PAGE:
I like YARA. I constantly chuckle when I hear its name and feel the want to speak German. For those who are curious, its origins are a little further south and on a different continent, specifically South America.
It never ceases to amaze me how many clever people in our industry haven’t used it or, in some cases, even heard of it. YARA is a tool designed to help malware researchers find and categorize malware samples, among other things.
It has been around for a long and is backed by a thriving, growing community. It is tough to outperform its price because it is an open-source software written in raw C and supplied for free through Github.
How does it function?
That’s easy to explain, I suppose. YARA provides a profusion of pattern-matching capabilities. It may be a sniper zeroing in on a single target, or an army of soldiers marching across a battlefield while forming shields.
Whether done with pinpoint precision or broad brushstrokes, both are realistic depictions of its detection capabilities.
We used to joke that YARA was so skilled at finding stuff that it drank napalm and ate artillery shells. It’s also as smart as you make it, thanks to user-generated logic.
More YARA devotion
You could still be confused about what it is. On the one hand, YARA is a lightweight, versatile tool that can work with virtually any operating system. Because the source code is freely available, it is simple to change or expand it to meet a specific use case.
YARA is a simple tool to use for digital forensics, incident response, and reverse engineering. YARA, on the other hand, is your bloodhound. It enjoys finding, spotting, and solving logical riddles.
Its targets are the normal files that come to mind when thinking about files binaries, documents, drivers, and so forth. Network traffic, data repositories, and other things that you might not expect to be scanned are examples.
It may come as a surprise to you that it can be used by your SIEM, triage tool, phishing, sandbox, or IDS. Many technologies have it quietly woven into their fabric. When you find out about YARA, it is usually after the fact.
YARA can be run from the command line on Linux and Windows while working locally for incident response or reverse engineering. You may easily get it online by starting it in the terminal. You can also put it to use right away by giving it logic and a goal.
It doesn’t get much praise for its graphics and, to be honest, doesn’t attempt. It gains more from using Python, Ruby, Go, and other bindings that integrate it with graphical applications or wrap it in an API.
The reasoning that makes up YARA’s brain is just as efficient and clear. YARA accepts input via the terminal or a simple text file providing logic. Its Ying/Yang is just true or untrue, and it thinks in patterns created by rules. The rules are straightforward.
You provide the name, matching items, and matching pattern. You can either derive a pattern and look for targets that satisfy the logic, or you can produce the rule from a target by analyzing it from the inside out and looking for matches.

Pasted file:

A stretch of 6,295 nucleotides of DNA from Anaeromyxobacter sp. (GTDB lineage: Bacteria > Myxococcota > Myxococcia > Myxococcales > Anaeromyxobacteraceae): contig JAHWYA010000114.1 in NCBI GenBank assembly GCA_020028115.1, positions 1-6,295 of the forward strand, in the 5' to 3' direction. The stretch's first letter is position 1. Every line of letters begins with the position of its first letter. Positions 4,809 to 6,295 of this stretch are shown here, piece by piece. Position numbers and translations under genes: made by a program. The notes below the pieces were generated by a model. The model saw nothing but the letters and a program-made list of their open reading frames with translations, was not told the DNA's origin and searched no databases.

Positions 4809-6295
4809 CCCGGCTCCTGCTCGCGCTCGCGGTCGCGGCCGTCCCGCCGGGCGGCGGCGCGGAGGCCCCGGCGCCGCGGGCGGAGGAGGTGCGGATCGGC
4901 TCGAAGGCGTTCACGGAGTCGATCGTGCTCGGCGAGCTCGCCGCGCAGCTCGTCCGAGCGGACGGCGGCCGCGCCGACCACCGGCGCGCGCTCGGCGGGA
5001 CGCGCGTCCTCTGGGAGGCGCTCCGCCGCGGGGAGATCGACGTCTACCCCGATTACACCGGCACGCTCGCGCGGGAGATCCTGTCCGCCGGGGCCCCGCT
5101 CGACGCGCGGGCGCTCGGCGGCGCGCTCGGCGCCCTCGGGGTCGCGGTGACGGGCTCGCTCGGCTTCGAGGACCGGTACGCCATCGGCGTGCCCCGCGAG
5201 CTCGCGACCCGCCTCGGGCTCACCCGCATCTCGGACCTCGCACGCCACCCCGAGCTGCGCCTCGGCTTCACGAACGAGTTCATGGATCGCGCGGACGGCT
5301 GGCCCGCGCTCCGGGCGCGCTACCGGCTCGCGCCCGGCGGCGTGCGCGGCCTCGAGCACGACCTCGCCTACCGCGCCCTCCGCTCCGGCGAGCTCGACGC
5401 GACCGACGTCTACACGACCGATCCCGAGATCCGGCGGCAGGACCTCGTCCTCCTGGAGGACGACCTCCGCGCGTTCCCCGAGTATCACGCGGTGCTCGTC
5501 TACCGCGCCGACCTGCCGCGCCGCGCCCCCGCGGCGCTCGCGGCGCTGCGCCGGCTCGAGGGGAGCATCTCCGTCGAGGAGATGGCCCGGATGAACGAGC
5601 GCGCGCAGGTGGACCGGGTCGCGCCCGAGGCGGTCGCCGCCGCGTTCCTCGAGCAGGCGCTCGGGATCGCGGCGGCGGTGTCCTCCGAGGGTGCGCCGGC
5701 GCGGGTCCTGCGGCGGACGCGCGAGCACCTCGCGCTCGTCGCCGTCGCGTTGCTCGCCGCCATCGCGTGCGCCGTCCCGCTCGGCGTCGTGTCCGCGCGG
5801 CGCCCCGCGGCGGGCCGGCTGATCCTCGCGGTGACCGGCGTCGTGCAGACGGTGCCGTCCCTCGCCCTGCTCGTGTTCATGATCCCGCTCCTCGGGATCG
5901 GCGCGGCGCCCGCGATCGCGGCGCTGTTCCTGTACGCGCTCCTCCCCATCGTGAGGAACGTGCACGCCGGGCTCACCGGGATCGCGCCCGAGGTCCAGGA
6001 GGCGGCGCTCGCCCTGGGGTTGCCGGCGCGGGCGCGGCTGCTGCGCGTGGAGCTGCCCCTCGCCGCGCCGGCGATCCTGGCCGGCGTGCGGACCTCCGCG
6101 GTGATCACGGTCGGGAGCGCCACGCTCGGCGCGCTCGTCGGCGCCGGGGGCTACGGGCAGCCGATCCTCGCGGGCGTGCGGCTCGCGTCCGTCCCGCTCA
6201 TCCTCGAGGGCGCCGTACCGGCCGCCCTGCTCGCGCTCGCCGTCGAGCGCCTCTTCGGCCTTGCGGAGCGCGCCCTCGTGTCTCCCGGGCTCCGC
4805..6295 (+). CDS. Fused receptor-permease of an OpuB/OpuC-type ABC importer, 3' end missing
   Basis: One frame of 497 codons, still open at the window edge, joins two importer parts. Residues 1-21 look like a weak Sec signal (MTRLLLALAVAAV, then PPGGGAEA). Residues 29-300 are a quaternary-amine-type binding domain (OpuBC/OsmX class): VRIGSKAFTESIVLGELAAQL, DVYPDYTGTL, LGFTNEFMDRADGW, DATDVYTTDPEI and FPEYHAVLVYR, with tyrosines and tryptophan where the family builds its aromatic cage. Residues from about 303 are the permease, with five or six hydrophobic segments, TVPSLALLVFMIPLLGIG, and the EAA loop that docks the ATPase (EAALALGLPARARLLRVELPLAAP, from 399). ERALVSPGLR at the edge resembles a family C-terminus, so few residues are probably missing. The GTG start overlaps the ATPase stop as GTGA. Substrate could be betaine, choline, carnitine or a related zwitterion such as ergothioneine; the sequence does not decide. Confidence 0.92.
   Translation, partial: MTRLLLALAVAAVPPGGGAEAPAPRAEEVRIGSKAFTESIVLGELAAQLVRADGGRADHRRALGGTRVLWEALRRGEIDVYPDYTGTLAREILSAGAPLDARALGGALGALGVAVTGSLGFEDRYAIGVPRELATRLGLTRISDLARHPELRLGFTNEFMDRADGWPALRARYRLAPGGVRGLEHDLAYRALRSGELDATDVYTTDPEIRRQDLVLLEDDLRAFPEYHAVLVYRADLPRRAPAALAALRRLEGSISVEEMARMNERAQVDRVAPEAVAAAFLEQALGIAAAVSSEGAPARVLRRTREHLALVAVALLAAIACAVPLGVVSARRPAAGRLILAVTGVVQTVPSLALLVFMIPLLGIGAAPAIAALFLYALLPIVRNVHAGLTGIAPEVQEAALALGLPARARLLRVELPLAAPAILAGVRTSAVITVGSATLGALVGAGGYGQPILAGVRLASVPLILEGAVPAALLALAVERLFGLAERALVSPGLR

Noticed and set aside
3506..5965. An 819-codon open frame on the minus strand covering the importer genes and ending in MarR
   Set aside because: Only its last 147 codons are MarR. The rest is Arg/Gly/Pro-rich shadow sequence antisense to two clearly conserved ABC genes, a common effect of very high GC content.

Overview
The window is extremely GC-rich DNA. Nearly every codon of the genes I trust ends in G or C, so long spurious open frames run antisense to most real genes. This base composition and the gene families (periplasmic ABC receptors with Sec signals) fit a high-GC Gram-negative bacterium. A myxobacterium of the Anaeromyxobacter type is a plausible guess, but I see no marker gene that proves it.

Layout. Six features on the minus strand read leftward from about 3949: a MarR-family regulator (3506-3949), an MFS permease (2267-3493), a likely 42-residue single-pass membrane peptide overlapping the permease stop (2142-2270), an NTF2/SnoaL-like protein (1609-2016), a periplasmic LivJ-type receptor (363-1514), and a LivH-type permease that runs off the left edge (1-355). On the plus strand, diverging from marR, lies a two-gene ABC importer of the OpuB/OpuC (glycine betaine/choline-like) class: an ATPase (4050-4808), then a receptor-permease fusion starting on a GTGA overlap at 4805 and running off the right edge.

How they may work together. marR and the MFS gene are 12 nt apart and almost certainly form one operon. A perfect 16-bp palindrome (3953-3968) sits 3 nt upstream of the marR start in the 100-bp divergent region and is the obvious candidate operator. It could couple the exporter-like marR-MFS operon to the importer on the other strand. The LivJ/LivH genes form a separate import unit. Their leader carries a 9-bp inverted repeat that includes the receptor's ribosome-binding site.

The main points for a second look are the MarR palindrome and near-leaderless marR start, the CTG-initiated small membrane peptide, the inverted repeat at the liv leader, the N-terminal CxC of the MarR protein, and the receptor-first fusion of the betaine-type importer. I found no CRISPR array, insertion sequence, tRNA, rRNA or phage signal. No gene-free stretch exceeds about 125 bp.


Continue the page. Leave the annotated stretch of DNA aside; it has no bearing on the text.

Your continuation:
YARA: Why would you use it?
YARA appears simple and it is but it has a vast range of uses. I could go on and on about its capabilities, but it seems unfair not to discuss how it is put to use.
Its usage in reverse engineering may be the simplest to describe. If you reverse engineer malware without using it, you will miss out on a fast triumph that will speed up your productivity.
Matching files based on attributes, classifying files into families, identifying algorithms, detecting code caves, code stomping, and other simple applications are available.
Is there an emergency response? There is no problem. You finally start evaluating files to see how they connect to the situation that generated your response. YARA then enters the picture, either to function as any virus that may be there or to quickly seek out and discover items of interest.
If you collect file intelligence of any type or run a lab that analyses files of interest, YARA can be a big workhorse in the process. Any attribute of a file can be located and recognized, including those left behind by the compiler, composer, or cracker.
As previously indicated, a file’s structure, as well as the containment and order of its contents, comprise genuine bundles of intelligence that can be harvested with the correct reasoning.
The examples above are pretty self-contained, but yara labs also excels as a support and follow-up tool. Do you deliver papers to sandboxes? If this is the case, it has the potential to improve the findings and knowledge received from the sandbox file explosion.
The same is true if you use it in your email filter, phishing detection system, or SIEM, all of which are supported by Alienvault.
YARA is adaptable, strong, and widely available. It has a low learning curve and many applications. In a world where your adversary hides in plain sight and around the corner, it has extraordinary detecting skills to throw light on the suspicious, harmful, or simply interesting. If it hasn’t already found a place in your toolkit, it’s time to take action and make it happen.